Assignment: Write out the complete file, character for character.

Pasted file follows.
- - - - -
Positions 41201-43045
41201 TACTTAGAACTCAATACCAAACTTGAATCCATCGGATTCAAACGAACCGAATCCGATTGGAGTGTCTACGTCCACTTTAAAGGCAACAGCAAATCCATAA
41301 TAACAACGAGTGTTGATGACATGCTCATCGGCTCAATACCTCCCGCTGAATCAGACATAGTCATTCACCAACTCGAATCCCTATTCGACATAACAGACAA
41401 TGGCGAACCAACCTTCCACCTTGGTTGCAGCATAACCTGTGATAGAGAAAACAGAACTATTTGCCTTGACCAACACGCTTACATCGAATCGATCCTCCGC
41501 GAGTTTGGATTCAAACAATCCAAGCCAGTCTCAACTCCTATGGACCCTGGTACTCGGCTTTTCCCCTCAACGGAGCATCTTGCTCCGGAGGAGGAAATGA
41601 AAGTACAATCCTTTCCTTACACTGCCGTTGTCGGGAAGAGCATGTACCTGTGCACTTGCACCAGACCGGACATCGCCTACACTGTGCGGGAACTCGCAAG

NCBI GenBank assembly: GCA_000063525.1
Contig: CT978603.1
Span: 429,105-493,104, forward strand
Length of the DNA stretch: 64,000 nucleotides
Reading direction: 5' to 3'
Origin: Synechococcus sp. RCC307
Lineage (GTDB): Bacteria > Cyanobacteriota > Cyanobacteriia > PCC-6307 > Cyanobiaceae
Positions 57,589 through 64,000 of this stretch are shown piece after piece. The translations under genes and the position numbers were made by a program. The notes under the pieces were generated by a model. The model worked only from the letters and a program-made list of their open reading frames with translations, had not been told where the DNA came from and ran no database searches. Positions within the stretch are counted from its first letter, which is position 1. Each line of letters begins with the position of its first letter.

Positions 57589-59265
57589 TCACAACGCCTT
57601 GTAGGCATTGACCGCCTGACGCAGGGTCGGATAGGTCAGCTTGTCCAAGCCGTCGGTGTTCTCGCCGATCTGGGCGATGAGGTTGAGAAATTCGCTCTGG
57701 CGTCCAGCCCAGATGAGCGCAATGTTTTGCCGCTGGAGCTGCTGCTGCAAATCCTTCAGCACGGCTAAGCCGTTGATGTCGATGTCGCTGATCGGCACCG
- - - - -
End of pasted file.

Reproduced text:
Positions 41201-43045
41201 TACTTAGAACTCAATACCAAACTTGAATCCATCGGATTCAAACGAACCGAATCCGATTGGAGTGTCTACGTCCACTTTAAAGGCAACAGCAAATCCATAA
41301 TAACAACGAGTGTTGATGACATGCTCATCGGCTCAATACCTCCCGCTGAATCAGACATAGTCATTCACCAACTCGAATCCCTATTCGACATAACAGACAA
41401 TGGCGAACCAACCTTCCACCTTGGTTGCAGCATAACCTGTGATAGAGAAAACAGAACTATTTGCCTTGACCAACACGCTTACATCGAATCGATCCTCCGC
41501 GAGTTTGGATTCAAACAATCCAAGCCAGTCTCAACTCCTATGGACCCTGGTACTCGGCTTTTCCCCTCAACGGAGCATCTTGCTCCGGAGGAGGAAATGA
41601 AAGTACAATCCTTTCCTTACACTGCCGTTGTCGGGAAGAGCATGTACCTGTGCACTTGCACCAGACCGGACATCGCCTACACTGTGCGGGAACTCGCAAG

NCBI GenBank assembly: GCA_000063525.1
Contig: CT978603.1
Span: 429,105-493,104, forward strand
Length of the DNA stretch: 64,000 nucleotides
Reading direction: 5' to 3'
Origin: Synechococcus sp. RCC307
Lineage (GTDB): Bacteria > Cyanobacteriota > Cyanobacteriia > PCC-6307 > Cyanobiaceae
Positions 57,589 through 64,000 of this stretch are shown piece after piece. The translations under genes and the position numbers were made by a program. The notes under the pieces were generated by a model. The model worked only from the letters and a program-made list of their open reading frames with translations, had not been told where the DNA came from and ran no database searches. Positions within the stretch are counted from its first letter, which is position 1. Each line of letters begins with the position of its first letter.

Positions 57589-59265
57589 TCACAACGCCTT
57601 GTAGGCATTGACCGCCTGACGCAGGGTCGGATAGGTCAGCTTGTCCAAGCCGTCGGTGTTCTCGCCGATCTGGGCGATGAGGTTGAGAAATTCGCTCTGG
57701 CGTCCAGCCCAGATGAGCGCAATGTTTTGCCGCTGGAGCTGCTGCTGCAAATCCTTCAGCACGGCTAAGCCGTTGATGTCGATGTCGCTGATCGGCACCG